Salzgitter Loses EU Court Bid to Overturn Illegal-Aid Decision
The EU General Court in Luxembourg today rejected Salzgitter’s appeal “in its entirety.”
The aid was part of a tax break for companies near the border with the former East Germany and Czechoslovakia. The EU regulator on June 28, 2000, ordered Salzgitter, based in the same-named German city, to pay back the subsidies, without disclosing the amount.
A 2004 ruling in favor of Salzgitter was overturned on appeal four years later, after the EU’s highest court ordered a re-examination of the case. It said a lower court used the wrong legal test when it decided the European Commission couldn’t order a refund of the aid more than 10 years after it had been granted.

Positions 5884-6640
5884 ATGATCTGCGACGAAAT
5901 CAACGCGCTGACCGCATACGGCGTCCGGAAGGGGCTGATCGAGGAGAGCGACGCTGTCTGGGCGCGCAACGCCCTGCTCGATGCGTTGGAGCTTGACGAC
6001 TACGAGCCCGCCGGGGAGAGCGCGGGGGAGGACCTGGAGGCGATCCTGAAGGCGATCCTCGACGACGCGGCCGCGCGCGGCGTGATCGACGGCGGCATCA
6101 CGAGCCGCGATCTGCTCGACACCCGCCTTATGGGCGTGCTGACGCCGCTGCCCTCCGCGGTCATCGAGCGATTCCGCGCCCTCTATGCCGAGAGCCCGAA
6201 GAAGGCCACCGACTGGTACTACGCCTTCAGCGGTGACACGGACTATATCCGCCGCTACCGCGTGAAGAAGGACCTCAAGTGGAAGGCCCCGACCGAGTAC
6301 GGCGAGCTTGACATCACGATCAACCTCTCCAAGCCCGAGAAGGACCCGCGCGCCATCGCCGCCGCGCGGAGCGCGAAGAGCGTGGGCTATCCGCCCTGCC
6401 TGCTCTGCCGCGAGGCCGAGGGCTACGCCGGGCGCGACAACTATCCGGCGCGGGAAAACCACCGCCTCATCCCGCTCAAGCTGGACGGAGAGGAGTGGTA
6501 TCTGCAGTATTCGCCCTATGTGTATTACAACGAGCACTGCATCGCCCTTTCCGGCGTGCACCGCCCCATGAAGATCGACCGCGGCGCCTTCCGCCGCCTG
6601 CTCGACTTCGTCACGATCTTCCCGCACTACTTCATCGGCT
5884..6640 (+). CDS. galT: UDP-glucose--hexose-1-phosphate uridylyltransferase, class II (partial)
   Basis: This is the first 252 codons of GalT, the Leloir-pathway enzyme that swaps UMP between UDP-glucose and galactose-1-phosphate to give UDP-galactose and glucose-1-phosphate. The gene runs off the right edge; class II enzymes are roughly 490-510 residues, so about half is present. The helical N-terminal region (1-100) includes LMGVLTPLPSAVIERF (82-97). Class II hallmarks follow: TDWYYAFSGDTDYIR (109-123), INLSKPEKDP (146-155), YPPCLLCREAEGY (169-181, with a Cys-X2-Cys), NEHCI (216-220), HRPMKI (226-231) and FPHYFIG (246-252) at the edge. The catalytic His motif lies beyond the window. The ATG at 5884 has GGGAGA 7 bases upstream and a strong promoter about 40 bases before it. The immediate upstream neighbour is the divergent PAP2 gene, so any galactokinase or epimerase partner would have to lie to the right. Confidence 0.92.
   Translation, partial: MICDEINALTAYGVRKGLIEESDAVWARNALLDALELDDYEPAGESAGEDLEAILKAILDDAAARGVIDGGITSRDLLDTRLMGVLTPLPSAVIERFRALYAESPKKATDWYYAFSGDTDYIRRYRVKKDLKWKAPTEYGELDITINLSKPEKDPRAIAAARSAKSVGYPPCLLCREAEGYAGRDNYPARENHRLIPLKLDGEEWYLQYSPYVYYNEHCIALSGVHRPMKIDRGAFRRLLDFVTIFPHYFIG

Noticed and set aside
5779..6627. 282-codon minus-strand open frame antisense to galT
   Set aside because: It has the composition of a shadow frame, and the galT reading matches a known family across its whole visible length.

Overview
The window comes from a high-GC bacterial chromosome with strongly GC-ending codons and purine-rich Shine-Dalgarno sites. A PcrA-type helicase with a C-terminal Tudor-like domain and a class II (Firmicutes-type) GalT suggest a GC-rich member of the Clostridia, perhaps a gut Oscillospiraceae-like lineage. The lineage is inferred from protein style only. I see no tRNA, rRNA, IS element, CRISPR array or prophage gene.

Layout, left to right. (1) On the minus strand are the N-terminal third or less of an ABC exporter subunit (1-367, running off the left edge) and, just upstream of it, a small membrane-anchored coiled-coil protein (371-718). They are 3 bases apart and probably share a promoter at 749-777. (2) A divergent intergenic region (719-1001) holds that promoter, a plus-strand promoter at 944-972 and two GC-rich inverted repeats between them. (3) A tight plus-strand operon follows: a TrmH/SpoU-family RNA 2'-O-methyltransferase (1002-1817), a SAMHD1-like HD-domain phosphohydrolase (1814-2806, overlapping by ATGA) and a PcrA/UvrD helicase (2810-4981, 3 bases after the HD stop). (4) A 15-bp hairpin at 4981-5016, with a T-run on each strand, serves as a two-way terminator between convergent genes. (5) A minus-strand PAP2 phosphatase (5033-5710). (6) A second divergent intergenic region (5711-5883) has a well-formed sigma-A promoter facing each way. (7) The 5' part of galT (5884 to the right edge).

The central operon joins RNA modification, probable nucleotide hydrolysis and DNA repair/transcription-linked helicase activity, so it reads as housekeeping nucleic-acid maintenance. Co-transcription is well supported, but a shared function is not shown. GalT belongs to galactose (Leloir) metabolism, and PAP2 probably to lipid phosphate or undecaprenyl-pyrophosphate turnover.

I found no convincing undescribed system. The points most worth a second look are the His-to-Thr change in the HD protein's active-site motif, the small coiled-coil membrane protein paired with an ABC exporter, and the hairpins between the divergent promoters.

While arguing that no aid was given, Salzgitter said in 2008 that it submitted “a single-digit million-euro amount” to the EU. Salzgitter didn’t immediately respond to a call seeking comment on today’s decision.
ThyssenKrupp AG (TKA) is Germany’s largest steelmaker.
The case is: T‑308/00 RENV, Salzgitter AG v. European Commission.
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